Since then I’ve now written two Australian picture books myself. My goal, is to introduce unusual Australian creatures to children around the world while opening opportunities for conversations with parents and teachers. Through my stories children can learn a little about Australia’s environment, the animals that call it home and something about themselves along the way. Each book finishes with a few fun facts about the characters contained in the story.

My newest release is “Frazzled Freya.” A rather timid frill neck lizard so scared of shadows and unknown monsters she is too frightened to join in all the fun and games with her desert friends. Set in the harsh Australian Outback, the vivid yet earthy colours used by my illustrator, Dianna Budd, depict perfectly the heat of the sun Freya is desperate to avoid.

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Parents, teachers and children can read along and discover Freya’s journey to triumph as she conquers her fear with a little help from a few unusual desert friends. The story provides an excellent opportunity to begin talking to your little ones about facing their fears, trying new experiences and stepping outside of their comfort zone.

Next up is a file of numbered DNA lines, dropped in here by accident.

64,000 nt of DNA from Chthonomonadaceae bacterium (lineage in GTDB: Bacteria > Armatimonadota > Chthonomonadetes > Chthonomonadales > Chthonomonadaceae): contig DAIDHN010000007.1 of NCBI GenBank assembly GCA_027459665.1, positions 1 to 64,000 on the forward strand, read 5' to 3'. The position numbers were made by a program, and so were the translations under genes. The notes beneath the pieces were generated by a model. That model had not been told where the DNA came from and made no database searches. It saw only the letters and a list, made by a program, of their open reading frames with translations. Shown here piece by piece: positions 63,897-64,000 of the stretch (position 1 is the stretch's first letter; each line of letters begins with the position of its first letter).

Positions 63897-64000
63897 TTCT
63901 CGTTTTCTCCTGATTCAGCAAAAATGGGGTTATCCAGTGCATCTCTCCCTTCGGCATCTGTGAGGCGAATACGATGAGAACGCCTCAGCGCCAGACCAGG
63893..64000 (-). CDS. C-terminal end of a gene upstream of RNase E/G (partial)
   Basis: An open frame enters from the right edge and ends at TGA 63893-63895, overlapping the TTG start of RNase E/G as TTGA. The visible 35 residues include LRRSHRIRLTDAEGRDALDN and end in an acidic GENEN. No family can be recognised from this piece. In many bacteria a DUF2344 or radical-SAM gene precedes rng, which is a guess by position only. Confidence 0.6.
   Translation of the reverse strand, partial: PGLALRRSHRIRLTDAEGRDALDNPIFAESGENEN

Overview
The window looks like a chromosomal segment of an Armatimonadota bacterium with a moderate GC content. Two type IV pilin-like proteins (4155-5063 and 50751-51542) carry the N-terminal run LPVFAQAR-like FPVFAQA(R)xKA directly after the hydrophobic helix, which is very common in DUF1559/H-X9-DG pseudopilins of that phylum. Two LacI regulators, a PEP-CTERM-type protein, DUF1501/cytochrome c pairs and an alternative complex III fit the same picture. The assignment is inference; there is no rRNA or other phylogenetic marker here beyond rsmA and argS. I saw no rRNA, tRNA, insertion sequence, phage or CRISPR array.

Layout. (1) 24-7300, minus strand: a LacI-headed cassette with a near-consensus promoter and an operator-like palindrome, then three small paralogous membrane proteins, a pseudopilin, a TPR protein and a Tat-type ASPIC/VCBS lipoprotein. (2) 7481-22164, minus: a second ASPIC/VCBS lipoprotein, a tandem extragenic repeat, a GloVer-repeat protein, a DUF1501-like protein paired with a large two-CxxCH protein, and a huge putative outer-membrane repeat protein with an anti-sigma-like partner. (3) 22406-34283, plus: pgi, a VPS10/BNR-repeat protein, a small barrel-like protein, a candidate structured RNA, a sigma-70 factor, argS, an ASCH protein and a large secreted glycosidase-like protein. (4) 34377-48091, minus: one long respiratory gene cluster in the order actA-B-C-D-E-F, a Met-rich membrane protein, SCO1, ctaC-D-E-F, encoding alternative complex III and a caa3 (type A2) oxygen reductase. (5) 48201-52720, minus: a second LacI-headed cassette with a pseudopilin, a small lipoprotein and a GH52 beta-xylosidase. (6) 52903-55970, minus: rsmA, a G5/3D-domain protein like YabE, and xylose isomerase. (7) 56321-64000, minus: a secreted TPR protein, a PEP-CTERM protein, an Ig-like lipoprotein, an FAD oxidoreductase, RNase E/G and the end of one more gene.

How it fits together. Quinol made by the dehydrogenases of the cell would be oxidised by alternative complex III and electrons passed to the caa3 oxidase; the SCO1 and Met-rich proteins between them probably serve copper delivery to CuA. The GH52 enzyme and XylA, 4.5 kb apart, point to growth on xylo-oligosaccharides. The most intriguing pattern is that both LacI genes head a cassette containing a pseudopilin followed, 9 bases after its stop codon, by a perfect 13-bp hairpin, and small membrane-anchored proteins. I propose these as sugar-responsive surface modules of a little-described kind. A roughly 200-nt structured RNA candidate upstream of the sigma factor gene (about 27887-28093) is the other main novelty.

Emma the Eager Emu,” tells the tale of a very unusual bird who can’t understand why she is so different from all her friends at flying school. She is desperate to learn to fly and be just like everyone else. An assortment of colourful yet different species of Australian birds come to Emma’s aid. Through her tenacity to never give up, Emma eventually learns the significance of individualism and discovers her own special way of doing things. This is another wonderful conversation starter as children struggle to fit into peer groups at school and learn to understand and embrace their own unique qualities and differences.